The Tipton Daily Tribune from Tipton, Indiana on April 4, 1935 · Page 4
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The Tipton Daily Tribune from Tipton, Indiana · Page 4

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Tipton, Indiana
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Thursday, April 4, 1935
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Page 4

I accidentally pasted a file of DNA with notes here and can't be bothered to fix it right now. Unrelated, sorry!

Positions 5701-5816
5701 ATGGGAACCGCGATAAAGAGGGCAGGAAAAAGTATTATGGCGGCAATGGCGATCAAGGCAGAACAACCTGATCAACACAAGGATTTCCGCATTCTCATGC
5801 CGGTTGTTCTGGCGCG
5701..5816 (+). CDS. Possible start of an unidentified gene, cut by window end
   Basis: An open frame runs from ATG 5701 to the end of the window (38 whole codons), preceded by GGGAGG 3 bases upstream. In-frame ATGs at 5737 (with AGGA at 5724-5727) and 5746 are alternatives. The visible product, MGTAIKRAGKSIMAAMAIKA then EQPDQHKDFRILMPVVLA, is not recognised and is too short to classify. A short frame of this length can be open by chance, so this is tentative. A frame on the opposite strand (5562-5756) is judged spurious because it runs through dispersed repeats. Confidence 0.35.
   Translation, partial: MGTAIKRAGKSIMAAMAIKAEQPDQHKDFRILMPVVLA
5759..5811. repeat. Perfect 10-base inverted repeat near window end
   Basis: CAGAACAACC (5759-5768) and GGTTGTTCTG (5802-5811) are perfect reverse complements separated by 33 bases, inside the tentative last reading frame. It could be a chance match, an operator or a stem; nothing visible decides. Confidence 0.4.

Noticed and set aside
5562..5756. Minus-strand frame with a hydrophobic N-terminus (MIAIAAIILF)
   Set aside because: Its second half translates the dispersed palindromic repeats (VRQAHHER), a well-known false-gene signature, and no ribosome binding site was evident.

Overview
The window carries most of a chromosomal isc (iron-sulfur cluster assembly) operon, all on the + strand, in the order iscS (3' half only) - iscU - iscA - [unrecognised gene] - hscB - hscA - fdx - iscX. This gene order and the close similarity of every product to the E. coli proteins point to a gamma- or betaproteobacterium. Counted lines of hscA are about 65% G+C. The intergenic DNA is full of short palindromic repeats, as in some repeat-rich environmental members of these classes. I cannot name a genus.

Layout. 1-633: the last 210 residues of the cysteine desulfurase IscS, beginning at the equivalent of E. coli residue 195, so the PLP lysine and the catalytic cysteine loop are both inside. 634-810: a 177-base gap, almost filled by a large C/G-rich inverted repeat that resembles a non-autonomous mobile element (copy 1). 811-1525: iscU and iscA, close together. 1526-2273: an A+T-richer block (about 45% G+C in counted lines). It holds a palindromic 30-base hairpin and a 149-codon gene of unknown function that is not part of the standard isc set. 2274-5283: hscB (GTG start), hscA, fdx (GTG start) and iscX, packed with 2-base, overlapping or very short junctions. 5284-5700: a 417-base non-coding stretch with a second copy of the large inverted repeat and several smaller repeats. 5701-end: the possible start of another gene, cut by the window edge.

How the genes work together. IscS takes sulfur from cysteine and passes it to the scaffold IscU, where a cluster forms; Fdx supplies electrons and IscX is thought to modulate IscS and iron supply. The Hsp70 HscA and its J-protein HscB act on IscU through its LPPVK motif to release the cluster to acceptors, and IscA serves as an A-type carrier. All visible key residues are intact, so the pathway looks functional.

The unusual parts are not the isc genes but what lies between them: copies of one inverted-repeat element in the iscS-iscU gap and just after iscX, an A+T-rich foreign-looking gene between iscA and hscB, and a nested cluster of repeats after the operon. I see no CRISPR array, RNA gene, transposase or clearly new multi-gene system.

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TORIURE TO BE A Full Quarter Pint Applications Must Now Be Sent to Bfbomingtoh. In death it is fitting that funeral arrangements reflect the surroundings of life. And whether such considerations dictate the ex* penditure of much or little, a service elab- ' orate or simple, .accommodations for many , or few—^certainly, the atmosphere of home is in keeping and provides; the greatest possible, comfort. -;,'; : .'.. The Leatherman Funeral Home is dedicated, to this purpose. A home with all the comfort and peaceful quiet that the word implies. LEATHERMAN fiNEPALHoMi Lee S. Leatherman • HerbertV. Moms <flmbulance Service PHONE 166 . TIPTON But Plans to Get This Back From England Have Been Jeopardized. PAMPHLET PREPARED :' BIG FOKD MONTH. • •.March Was Banner One For die '' Indiana Territory. •; "Indianapolis. April 4. — •'."March was one of the biggest ;-Ford months in the history of the >Indianapolis branch territory, and ^April schedules are greater than >ariy month since the days of the :• Model T." ;. This is the statement made by •.R. A. Hayes, Indianapolis Branch Manager after compiling the "ra= turns for the month. "And the strangest part of this achievement, "Mr. Hayes pointed out, "is that our record for March would have been even greater had the supply of cars been able to -keep pace with demand. . - "Actually, the public had us • 'hanging on the ropes for awhile until our factory production finally reached the 6,000 a day figure. In my years with the Ford Motor Company, I have never ex- perlen'ced such, enthusiastic public support of the Ford car. "We look for April to smash some of our long-standing sales records in this branch territory. Every indication points to accomplishments which will be outstanding in the history of the branch." Venue Changed. Boneless Fish, sirihless, Ib McGraws' Food Store The action filed several years ago by Arthur D. Doggett of Windfall against Norman Webb and others to set aside a will left by Mrs'. Sidney Doggett, has been sent to Anderson from Nobles- jville for trial. | The case was filed in the Tipton circuit court and a change of venue taken to Hamilton' county, where a trial was had, which resulted in a disagreement of the i jury. A second trial will be had in the courts of Madison county. Mrs. Doggett's death occurred at the home of her son-in-law Norman Webb, July 6, 1930. America's Smartest Walking Shoes Go Places Comfortably "They're the top" in Comfort! ENNA JETTICKS B-n T . •\t ^ - Size* 1 to 12 i AAAAA to EEE Don't waste time hunting smart shoes that are com-, fortable, too. Come and let us fit you... correctly... in Erina Jettickfl. Then both comfort 'and smartness are assured. v is LOTTIE, •&. wood bod, $6.) Washington, April 4.—Plans to obtain this summer return of .the airplane in which the Wrights made : the first heavier-than-air flight were'jeopardized today .by a leak at the Smithsonian Institution. A pamphlet now in preparation wa--, calculated to end j dispute over invention of the airplane and repatriate the Wright machine from England, the United Press was reliably informed. Smithsonian 'Institution officials denied a pamphlet was being prepared, objecting at first that the report was "unauthorized" and later that it was not true. • The exhibition place of the Wright airplane will depend upon Orville Wright, survivor of the brothers who first achieved flight. His word is final. The pamphlet was being written without O'rville Wright's knowledge. Although it was intended to meet objections made by the flier to exhibition of the plane in tho United States, current publicity may raise new issues. The present effort to regain the Wright machine from London, goes back to Dec. 17, 1933, National Aviation Day which was the 30th anniversary of the Wright's Kitty Hawk, N.' C., ascent. Dr. Charles G. Abbot, Smithsonian secretary, said then he was eager to adjust the misunderstanding which arose years ago when the Institution gave tp the flying machine of Samuel P. Langley recognition which many considered should not nave been accorded the Wright's craft. Abbot was not responsible for that action. The plan as outlined here was to submit the .completed pamphlet to Wright in a. month or so. It was expected to satisfy the nation's senior aviator and to obtain return of the airplane to this country, possibly this summer. Several efforts have been made to regain the Wright plane. The latest of these, was selection of Col. Charles A. Lindbergh as mediator after correspondence between Orville Wright and Dr. Abbot. So hopeful were Smithsonian officials that the new approach would persuade Wright to relent that thought had been given to the spot to be assigned the Kitty Hawk relic if it were returned and permitted to go to the Smithsonian. One plan or Enamel BLUE FRONT DRUGSTORE PEORIA STRIKE. Workers' in Electrical Plant Stage n Surprise Strike. (By United Press). Peoria, 111., April 4. — Office employes were called from their desks yesterday to' operate the plant of the Illinois Power and Light Corporation ^when a surprise strike of workers shut off all /power in the city. Power transmission was disrupted for two hours, completely tying up street carj service, until the white-collar /workers were rounded up and sent to the plant. Department heads directed the work of operating the dynamos. Texas Governor ; Orders Investigation of a State Prison Farm. TALES ARE GREWSOME (By United I'ress). Houston, Tex.; April 4.—Texas Rangers. today investigated talcs of medieval torture emanating from retrieve prison! farm .where convicts were said to 'have mutilated their own bodies to escape the brutality of guards on the "hoe" squad. Gov. James V. Allr'ed last night ordered Ranger C'apt. Fred Ale- Daniel to go to the prison farm in response to a telegram from W. A. Boyett, member of the state prison board. Boyett said he and three other hoard members found that convicts were "maiming themselves by cutting their legs off" to escape "brutality practiced on them by guards in the field." The board members learned that three men whipp'ed March 15 scars. Four After resumption 1 of service on| s "" 1)oro an emergency basis |the strikers—numbering only 11-—began pick-] eting the plant. up lacerations ancl •men had mutilated their legs with axes. Complete pany and representatives of 11 strikers were started. A DUMB-BELL K(iG. Freak laid by Hen Owned'By Miss Mnry Huiiim oil Display. discussed, it was learned on good authority, was_ to remove from the north wing to a position of secondary importance Lindbergh's "Spirit of St. Louis." The Wright plane would replace it in the premier aviation position. The Smithsonian would pay freight costs from England to the United States, if Wright, would accept. The United Press was informed the pamphlet would contain: 1. A description and drawing of the Langley plane. 2. Wright's criticism of the original Langley plane description. 3. Comment by Lindbergh. The plan was to place the pamphlet in Smithsonian files if Wright approved It as a. final record of the early,development of heavier-than-alr flight. i amputations resulted in some Negotiations between the com- ca * es - Cording "> ^ invest!^- tors. The board members saw two convicts cutting thcmsoKcs with axes, they said. The prisoners CK- I plained they were "marked for I punishment," having been transferred to the "hoe" miund to work in the fields, where all reports of brutality originated. Capt. I. K. Kelly, in charge of the farm, denied the tales of torture. He said scar.s on the convicts resulted from light:; among themselves. Boyett and Col. Dill Diilanoy, Houston prison hoard menihi!.-, disclosed they had received a letter from a convict which said i:i part: "You board members ought to see these beatings. 'Boys beg and plead and cry like a v.-ild animal had them tearing them to piecss "For God's sake do something . . . look at our scarrtd bodie.i. You'll find whipping orders for some but not for many, because they don't want those orders to show up in the records. That's why they whip us in the fields." An egg, shaped like a dumbbell, really two eggs, joined together in one continuous covering, was discovered in a nest, by Miss Mary Hainm, residing northeast of Tlpton Tuesday and Wednesday it was ^on display at the Tlpton Produce Company. Thursday morning the freak was brought to the Tribune office. The two eggs and the connection' are all soft shelled and had they been hard shelled the freak would have been] more pronounced. : TO IXSAXE HOSPITAL Kidnaper of South Ben Girl Will Be Treated. Laporte, April 4.- Knickelbein, 2 4 3, Who kidnaped 1.7-yearlold —Russell recently Dorothy Emmons of South Bend and was captured in Dowaglac, Mich., after her release, yesterday was taken to the hospital jfor the criminally insane at Hie; Michigan City state prison. The automobile used by Nickel- bein in the South Bend kidnaping was stolen here. The theft charge still stands against the youth. Should he later be j declared sane, conviction on it might result in a life sentence as ai habitual criminal. I BLUE KAGLKS LOST. Two More Indiana Business Finns Have Lost' Out. This Interested Us— Btaybe M Will You, Too cations from high school seniors for the county scholarships to Indiana university must be in the hands of the I. U. committee on scholarships not later than May 15, according to President William Lowe Bryaft information and blanks for the awarding of the scholarships, which carry with them remission of all contingent fees for two semesters at tho university, are being mailed this weeik by tho university to all superintendents'and principals of the state. Applicants for the scholarships are to fill out blanks which arc being furnished principals. The school b 01 via Is will then forward to the I. U. scholarship committee this application together with a confidential report on the various applicants and a transcript of I the applicants' grades while in j high school. Applications, 'recommendations and records of applicants should be tiled with the committee not later than May !•>. | Awards jwil be made- by the university committee the first week in June. From, the time the county scholarships were established in 1919 until this year:the county superintendents have had charge of naming the re-'jipientsS. An :>ct of the 19S5 general assembly,! however, authorized the univar-j sity to delect the winners instead of the county superintendents. I5ACK WAGKS. .State XR.Vi Director Announces' Sonic More Aii.justmcnt.s. ) Sheemess! NOiSHABOW CHIFFON HOSIERY Indiaiia,polis, April ,4.—Collection of $1,235.65 in back was-1 es for twenty-six Indiana workers by the compliancgadivision of the National Reeove'ry Administration in "the last two weeks is reported b'y Francis Wells, acting state compliance officer. Fourteen cases were adjusted in effecting this setlement. i Of this total, $728.58 was paid; to ten Indianapolis employes, as i the result of the adjustment of | seven cases. The 'wage restitution represents the amount found due these workers above that already paidj them by their employers. j The wages of six employes of j a Tervej Haute trucking company were raised from $9 to ?1S, and ^ three others from $9 to 519.20. | the re.port stated. • | Total; restitutions to date' in | Indiana^ are $69,559.56, affecting] 3,122 workers. i ] "' At the Diana. FREE FROM RINGS 79C P ERFECT' Streakless! Free from rings— these lovely No-Shadow Allen- A chiffons meet your every wish for the finest obtainable in silk stockings. In new fall colors, they are finished smartly dull— No-Shadow chiffons are available in the exact degree of sheerness you prefer. , Young <SK Mason GIVEX TRIAL DATES. ILSCS From This County are ' Pending Before Judge Gentry. Five of the major awards giv-l en annually by the Motion Pic-, ture Academy of Arts and- Sci-j ences fell to the lot of Columbia's Indianapolis, April 4. — Two more Indiana business firms have lost the right to use the -N'KA l'l"«j sen sational lecture, "It Happened i eagle emblem of compliance, saysj Onc Ni g ht j. clark Gible _ who is | co-starred fvith Claudette Colbert 1 . in the picture, which is coming to j Judge C.'M. Gentry, of the Hamilton county circuit court has assigned trial dates to pending cases and included in the list are several which were venued from this county.. The damage action brought by Shirley D. Tomlinson against J. P.. Wilkins for $10,000 for the death of LaMar Tomlinson killed in', an accident September 14, 1933 has been set for trial May 27. Young Tomlinson was struck by a truck driven by Wilkins, while riding on the running board of the automobile of "Dutch" Kersh of Cicero, the accident happening hear that town. The youth had started to walk from his home .11 Arcadia rnd' was picked up i.iy ilersh a.i" v.as just starting to enter the automobile when he was struck by the northbound truck. Workmen from the Compton & Son firm placed a new plate glass in the show window of Moore's grocery, to replace a broken one. •The old one had a small hole broken in it by a steel ball flipped from the street by an automobile tire. Francis Wells, acting state compliance officer. The Ernest Wells saw mil!. West Baden, was found to have violated wage, hour and overtime provisions of the code for the lumber and timber products industry, number nine. Esther Rhiel, Bake Uito bakery, Seymour, was found in violation of wage and hour provisions of the baking industry code. Official notice of the withdraw- IIKART .BALM SUIT. Wealthy Banker Admits Getting Dividends From Coalesced Co. Pittsburgh, April 4.—Andrew W. Mellon admitted today that he received dividends from Coalesced Company, ostensibly owned by bis two children, Hn. Alisa Mellon Bruce and Paul Mellon. He would riot confirm previous" tesUmonjfl.a^te received all profit Is a player obliged to take a jump in a checker ifiuine? Since the objective of the game is to cause the removal or blocking of an opponent's playing .pieces it is a cardinal 'rule that all takes (jumps) i are compulsory. However, a player may take his choice if more than one jump is offered at [the same time. The mark of a skillful player is the ability to force Jan opponent to Jump to his disadvantage. Reports Improvement. Chicago, April 4} — During the mths Patricia asleep more go, has shown last seventeen' m Mftgulre, who than thfee years i signs of returnlri (Dr. Eugene M. TV toe Jouffflt, 'jfedlcal Intelligence'. tot v her family r last night in the i American W the Diana Theater on Sunday and j Monday, given' the prize for the best performance of any male screen iplayer. Miss Colbert was honored as having given- the best performance of any female-player. Frank (bap^a won a gold statuette for thejbest direction of the year, based Jon Night"; 1 "It Happened One Robert Riskin, who . i adapted the 'picture from the story als was received at 1 Indiana NRA by gari j uel . Hopkins Adams, won headquarters from the regional ^ aw i rd ;. for the best adaption compliance office in Chicago. |See our new line of Die- Luxe Ring Memo Books, 25c td 50c. Tribune Press. tf Wi of the year. lift urns to Southwest. O. A. Davis, former state adjutant jof the American Legion and who has been co-ordinator : of Legionl Posts of New Mexico : since tioveraber 25, 1933, returned tojithat state Wednesday after visiting with his family in Tlpton and his mother, Mrs, J. D. Davis a{! Tetersburg. Mr. Davis iwas h<re attending the meeting jat Indianapolis to determine the Leg.lon!s sfend on the bon,us ques- iuon. i ; Mr. Dai is getting!along rfcely duties. & .1'Tttl is looking well and with ha are'in cadfluartera [••tench Girl SeekinR S100.OOO From Arthur Lucw. New York. April. 4. — Colette Francois, beautiful French girl, undertook to prove in supreme •court today that Arthur Loew, theater magnate, "seduced and debauched" her. She seeks S100,- 000 danaages. A jury of eight married and four unmarried men will hear the recital of a stage career that allegedly erided in the traditional manner of the 10 cent melodramas. Loew. Miss Francois charged, promised to make her a second Jean Harlow. He also promised to marry her. Instead, she said, he became the father of her daughter, Catherine, now 4. 1 The trial will be one of the Jast involving heart balm suits in New York courts. The legislatura recently outlawed all such suits, but the new law does, not -become :effective for 60 days, Tribune Want Ads Get Results. HEAPING MAY BE rw!ljOiR|YOTJ, BUT '" Placed New Glass. Attorney J. M. Purvis xa5 transacting business In the Hamilton Circuit Court at Noblesvilte Thursday morning. Loin Steak, Ib .17c Hamburger, Ib 14c. RUST'S SPECIAL Silk Dresses .......$2.95 LANE'S Phone 182. ISO E. Jefferson. [Thursday lOc — All Seats — lOc Just One Thin Dime to See "BY YOUR LEAVE" With Frank: Morgan and iGenievleve Tobin : HEADACHE TO ME! <W*P *?rVva«-.i7v--3- that HMfeMfeK n p readmVl You'll la hurt. The cation f rom 1 1. he same back:tj it was bis wife cation. Also yonr sides Fridajr BUCK Also Serial " u of and Walt Disney's, Alt Colored ;•.':• '8Oly, "'